Blackjack’s precursor was twenty-one, a game of unknown origin. The first written reference is found in a book by the Spanish author Miguel de Cervantes, most famous for writing Don Quixote. Cervantes was a gambler, and the main characters of his tale “Rinconete y Cortadillo”, from Novelas Ejemplares, are a couple of cheats working in Seville. They are proficient at cheating at veintiuna (Spanish for twenty-one), and state that the object of the game is to reach 21 points without going over and that the ace values 1 or 11. The game is played with the Spanish baraja deck, which lacks eights and nines. This short story was written between 1601 and 1602, implying that ventiuna was played in Castile since the beginning of the 17th century or earlier. Later references to this game are found in France and Spain.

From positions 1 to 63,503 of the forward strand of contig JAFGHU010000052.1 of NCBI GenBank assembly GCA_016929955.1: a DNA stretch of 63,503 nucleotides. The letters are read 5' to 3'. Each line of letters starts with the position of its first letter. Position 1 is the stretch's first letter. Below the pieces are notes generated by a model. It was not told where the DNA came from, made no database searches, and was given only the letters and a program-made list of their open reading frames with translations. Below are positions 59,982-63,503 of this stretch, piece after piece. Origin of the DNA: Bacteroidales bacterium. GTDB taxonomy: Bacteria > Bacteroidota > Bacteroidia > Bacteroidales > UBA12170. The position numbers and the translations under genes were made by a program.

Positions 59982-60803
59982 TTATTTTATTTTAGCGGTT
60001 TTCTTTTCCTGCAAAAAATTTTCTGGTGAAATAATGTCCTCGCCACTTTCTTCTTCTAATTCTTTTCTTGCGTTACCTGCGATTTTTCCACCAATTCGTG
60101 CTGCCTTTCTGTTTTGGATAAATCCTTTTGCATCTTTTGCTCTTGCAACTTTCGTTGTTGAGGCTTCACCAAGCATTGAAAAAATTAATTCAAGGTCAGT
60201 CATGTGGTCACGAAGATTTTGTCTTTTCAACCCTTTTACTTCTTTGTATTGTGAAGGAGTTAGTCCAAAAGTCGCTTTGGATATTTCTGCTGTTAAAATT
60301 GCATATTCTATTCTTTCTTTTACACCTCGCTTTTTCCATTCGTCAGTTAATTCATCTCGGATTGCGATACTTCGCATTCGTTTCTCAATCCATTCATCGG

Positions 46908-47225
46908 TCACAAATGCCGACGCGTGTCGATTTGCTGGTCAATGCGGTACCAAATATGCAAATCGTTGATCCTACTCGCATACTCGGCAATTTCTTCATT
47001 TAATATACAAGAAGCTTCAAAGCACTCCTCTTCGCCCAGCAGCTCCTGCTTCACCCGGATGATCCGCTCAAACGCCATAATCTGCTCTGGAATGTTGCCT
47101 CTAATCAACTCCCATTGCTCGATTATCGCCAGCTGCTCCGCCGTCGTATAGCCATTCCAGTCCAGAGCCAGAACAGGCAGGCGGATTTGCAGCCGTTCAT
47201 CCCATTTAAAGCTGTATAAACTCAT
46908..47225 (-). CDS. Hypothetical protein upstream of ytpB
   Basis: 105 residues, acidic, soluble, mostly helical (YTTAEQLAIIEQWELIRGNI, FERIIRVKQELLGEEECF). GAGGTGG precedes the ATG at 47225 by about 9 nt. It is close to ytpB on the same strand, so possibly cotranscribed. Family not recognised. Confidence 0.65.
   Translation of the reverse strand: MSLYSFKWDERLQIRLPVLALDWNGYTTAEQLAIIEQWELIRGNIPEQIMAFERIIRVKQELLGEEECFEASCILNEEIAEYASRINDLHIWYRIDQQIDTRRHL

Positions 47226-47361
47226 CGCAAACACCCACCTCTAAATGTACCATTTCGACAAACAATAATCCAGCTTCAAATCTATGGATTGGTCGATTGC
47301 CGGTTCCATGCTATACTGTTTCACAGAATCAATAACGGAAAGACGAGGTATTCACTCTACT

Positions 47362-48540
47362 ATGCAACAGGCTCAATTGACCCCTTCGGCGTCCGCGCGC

When twenty-one was introduced in the United States, gambling houses offered bonus payouts to stimulate players’ interest. One such bonus was a ten-to-one payout if the player’s hand consisted of the ace of spades and a black jack (either the jack of clubs or the jack of spades). This hand was called a “blackjack”, and the name stuck to the game even though the ten-to-one bonus was soon withdrawn. In the modern game, a blackjack refers to any hand of an ace plus a ten or face card regardless of suits or colours.